The answer to that original query, at its most basic, has to be;

  • I live on the same planet as you, but the two of us know different things about it. Some we both know, some only one or the other of us knows, and some neither of us knows.

In fact my rather flippant response when the question was put to me was ‘Skorn.’  I do spend a lot of time there considering it’s imaginary, but as one of the people who imagined it, I rather need to.  However, that makes me guilty of assuming that ‘everyone knows’ what ‘the planet Skorn’ is.

If we are going to use the metaphor of planets to signify ‘areas of interest’ one of the important things is to remember that we all flit from planet to planet in the course of each day.  In Staffordshire on my way North this month, I was invited onto the planet of one of the country’s most expert historians and modellers of buses.  I would not seek to live there, but my learning and sharing time there was immense.  Each of our friends, however close, travels daily across the faces of planets unknown to us, and where we would do well to sojourn for them for a time, now and then.  It’s not about sharing only with people who live in the exact same planetary system as yourself.  Take a rocket-trip now and then, and see the sea, the sky and the stars through other people’s eyes.Bigbury sky for Rita

Nearly time to go

I’ll be off tomorrow heading north for my Christmas visit.  Weather looks slightly more bearable for tomorrow, I’m going to be beating my way through rain and mist a bit later today to get the ancient mog to the cattery.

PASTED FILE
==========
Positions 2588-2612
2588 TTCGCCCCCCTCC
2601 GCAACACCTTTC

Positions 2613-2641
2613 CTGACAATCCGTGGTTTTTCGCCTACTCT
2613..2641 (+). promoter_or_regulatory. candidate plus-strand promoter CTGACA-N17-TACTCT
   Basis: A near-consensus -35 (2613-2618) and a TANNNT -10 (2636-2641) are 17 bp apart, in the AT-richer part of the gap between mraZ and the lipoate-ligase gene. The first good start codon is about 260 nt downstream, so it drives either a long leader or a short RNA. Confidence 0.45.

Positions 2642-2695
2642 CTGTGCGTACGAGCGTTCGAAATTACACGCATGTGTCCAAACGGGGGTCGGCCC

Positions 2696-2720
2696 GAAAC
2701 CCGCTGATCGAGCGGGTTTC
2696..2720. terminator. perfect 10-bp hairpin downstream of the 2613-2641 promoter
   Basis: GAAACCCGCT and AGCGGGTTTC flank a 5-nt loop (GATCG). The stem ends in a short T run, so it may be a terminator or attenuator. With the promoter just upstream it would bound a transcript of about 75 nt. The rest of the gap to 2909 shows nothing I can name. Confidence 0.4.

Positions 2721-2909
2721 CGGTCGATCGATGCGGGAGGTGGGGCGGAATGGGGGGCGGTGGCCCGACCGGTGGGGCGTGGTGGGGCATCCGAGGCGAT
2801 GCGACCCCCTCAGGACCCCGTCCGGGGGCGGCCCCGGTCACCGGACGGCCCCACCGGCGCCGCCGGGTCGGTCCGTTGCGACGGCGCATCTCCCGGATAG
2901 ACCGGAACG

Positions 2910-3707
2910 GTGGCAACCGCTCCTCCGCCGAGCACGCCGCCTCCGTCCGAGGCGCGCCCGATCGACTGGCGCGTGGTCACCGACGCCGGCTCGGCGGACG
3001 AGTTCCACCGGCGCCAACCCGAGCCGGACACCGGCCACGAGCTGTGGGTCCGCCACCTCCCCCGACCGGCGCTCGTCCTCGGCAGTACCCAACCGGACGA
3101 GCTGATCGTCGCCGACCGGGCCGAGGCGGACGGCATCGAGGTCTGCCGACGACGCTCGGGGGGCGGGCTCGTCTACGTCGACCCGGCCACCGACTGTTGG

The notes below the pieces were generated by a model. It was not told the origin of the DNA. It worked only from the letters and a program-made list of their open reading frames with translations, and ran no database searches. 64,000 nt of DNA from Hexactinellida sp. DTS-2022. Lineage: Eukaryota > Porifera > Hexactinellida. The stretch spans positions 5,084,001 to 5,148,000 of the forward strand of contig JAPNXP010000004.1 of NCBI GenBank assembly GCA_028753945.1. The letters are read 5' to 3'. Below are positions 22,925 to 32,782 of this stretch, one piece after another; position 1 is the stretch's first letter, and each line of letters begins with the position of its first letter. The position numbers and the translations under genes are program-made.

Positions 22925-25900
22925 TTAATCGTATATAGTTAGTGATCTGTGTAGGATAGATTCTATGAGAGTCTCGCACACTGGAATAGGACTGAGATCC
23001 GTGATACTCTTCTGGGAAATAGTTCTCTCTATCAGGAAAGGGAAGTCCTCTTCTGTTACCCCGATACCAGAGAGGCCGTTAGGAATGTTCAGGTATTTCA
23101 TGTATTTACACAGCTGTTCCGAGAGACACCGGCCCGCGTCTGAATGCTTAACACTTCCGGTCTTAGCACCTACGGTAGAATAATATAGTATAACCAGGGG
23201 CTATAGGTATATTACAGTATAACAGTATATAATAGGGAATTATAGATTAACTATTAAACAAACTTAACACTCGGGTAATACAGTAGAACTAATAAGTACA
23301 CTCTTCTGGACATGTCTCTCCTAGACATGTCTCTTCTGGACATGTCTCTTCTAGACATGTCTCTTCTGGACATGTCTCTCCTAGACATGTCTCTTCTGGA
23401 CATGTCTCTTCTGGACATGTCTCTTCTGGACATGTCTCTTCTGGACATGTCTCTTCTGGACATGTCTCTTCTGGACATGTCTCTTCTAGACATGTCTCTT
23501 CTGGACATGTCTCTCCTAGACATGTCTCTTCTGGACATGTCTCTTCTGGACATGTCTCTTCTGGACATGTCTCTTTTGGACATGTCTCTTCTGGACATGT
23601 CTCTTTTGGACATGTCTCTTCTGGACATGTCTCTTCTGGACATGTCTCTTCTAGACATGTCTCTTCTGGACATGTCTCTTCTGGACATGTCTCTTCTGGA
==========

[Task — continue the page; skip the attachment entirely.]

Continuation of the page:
The thought of travelling north reminded me of yet another book I should have read but haven’t; The Narrow Road to the Deep North by Richard Flanagan

I must add it to a list.  I’m not sure if the M6 is quite what Flanagan had in mind, though.

niðr ok norðr liggr Helvegr – downward and northwards runs the road to Hel.

Quoted from This interesting discussion on The Lord of the Rings Fanatics Plaza about how different cultures have seen differing directions as good or evil.

If my daughter sees this, I hope she won’t take it personally!

Season’s greetings, everyone!




Winter Trees

Rosemary Trees
(c) Rosemary Wilman Hon FRPS

The trees reflect my sister-in-law’s photographic genius rather than the scene outside my window.  Here it is a little brighter than yesterday – indeed the cat has just been out for ten whole minutes, so it must be quite nice!

Why the fuss about the weather?  It shows my preoccupations differ enormously from those big corporations who keep boasting online about how they are staying open to sell people things they don’t want or need right up until Christmas. (Employees getting double time? I do wonder.)  Frankly I find my own interests narrowing just now – will I get everything into the boot, will the weather/roads be dreadful on my Christmas journeys, will the incredibly aged cat survive another stay at the cattery (the are wonderful and caring, but he is ridiculously old and frail.)